And the one below is from quite a few years ago.

My name is Stuart John Byrne and I am currently in the Committee of the Gibraltar Dyslexia Support Group, and have been involved since November 2005 but the Gibraltar Dyslexia Support Group has been around since 1991.

I see dyslexia not so much as a disability but just a different way of thinking and learning which society and namely the education system does not understand and cater for in most cases.

I notice nowadays how it affects my life & relationship. Dyslexia also affects you in ways that most do not realise. Most think about reading and writing, which is one of the many problems, but if you highlight this without mentioning the other problems you can get an unclear picture of what a dyslexic’s life is like.

For example: I have come to notice that when I am tired or weak I feel the effects of my dyslexia more. Obviously if you feel unwell you notice your difficulties more. Some find that they have Dyslexic Days, and can become very clumsy.

Some but not all dyslexics have difficulty with expressing themselves.  That is called “word retrieval” difficulty.  It takes some people with dyslexia longer to “find” the words they need to express their thoughts, and they have difficulty “finding” the exact word they wish to use.

So their speech is sometimes stilted, filled with pauses or “ummmm’s” or hand gestures or vague words such as “stuff” or “thingy” as they search their memory for the right word. I find this often, and get corrected by family and friends. I always say, but you understand what I am saying don’t you, it’s not that important if I haven’t used the correct word as long as you know what I am saying.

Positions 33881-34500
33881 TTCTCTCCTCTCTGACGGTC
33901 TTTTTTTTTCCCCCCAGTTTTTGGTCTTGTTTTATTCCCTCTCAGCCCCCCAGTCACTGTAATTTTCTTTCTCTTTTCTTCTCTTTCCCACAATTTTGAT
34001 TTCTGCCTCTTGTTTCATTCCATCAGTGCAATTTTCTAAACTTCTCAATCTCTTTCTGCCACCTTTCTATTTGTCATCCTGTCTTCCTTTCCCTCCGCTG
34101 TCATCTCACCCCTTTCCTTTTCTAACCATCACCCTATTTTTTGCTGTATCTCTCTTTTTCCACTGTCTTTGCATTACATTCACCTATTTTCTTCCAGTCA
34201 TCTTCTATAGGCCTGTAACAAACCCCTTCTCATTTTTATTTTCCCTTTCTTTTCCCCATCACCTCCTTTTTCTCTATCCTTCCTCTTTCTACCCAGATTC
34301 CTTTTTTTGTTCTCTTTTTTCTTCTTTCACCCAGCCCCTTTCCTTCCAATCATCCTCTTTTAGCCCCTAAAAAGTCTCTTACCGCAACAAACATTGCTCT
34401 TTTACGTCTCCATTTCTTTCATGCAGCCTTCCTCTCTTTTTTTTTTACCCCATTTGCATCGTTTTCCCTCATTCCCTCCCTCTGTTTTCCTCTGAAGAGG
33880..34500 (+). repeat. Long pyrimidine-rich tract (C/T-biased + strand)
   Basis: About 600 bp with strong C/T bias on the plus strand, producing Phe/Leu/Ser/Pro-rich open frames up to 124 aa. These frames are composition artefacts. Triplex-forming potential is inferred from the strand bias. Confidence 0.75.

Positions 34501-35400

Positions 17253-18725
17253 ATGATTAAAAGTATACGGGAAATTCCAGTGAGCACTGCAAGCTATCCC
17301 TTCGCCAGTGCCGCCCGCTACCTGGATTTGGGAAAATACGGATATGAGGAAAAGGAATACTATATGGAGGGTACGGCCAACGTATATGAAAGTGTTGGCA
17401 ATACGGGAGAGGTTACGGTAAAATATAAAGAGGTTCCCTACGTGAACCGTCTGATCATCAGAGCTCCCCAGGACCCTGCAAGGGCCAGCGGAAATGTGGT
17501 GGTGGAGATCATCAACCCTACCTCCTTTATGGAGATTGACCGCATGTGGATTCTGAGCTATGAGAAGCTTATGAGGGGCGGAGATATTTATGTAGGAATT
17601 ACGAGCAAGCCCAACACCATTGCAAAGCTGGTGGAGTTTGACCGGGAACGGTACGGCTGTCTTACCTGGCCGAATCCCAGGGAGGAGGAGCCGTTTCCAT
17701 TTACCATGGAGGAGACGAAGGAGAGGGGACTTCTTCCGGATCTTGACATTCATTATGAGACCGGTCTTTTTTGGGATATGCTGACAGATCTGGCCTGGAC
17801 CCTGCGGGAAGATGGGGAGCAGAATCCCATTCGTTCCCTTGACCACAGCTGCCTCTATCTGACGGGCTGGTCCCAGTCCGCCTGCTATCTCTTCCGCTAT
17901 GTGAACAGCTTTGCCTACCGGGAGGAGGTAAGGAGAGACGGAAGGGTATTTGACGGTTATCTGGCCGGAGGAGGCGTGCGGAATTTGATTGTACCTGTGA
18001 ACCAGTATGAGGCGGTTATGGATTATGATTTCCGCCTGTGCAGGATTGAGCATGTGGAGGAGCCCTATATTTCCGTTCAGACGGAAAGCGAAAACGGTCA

Dyslexia also frequently overlaps with other Specific Learning Difficulties such as Dyspraxia, Dyscalculia and Attention Deficit Disorder. Some find they also have Irlen Syndrome.

A lot of dyslexic people have superior visual skills, which is why so many artists, architects, designers, inventors, engineers, graphic designers and IT people are dyslexic.  I even heard of a US firm of architects who would only employ dyslexic architects because of their visual skills, in particular the ability to think in 3-D.

Organizational skills can be challenging for dyslexic people, and some people develop excellent coping strategies to overcome their weakness and can become a bit obsessive about it. I am a bit of a perfectionist in some things.

I have also noticed that I find it difficult to concentrate when there is something going on around me that catches my eye. For example, if there are paintings on the walls that are not straight, or if there are glasses that are not symmetrically placed on a table, or if a persons collar is not perfect. Just little things like this bother me more then most people.

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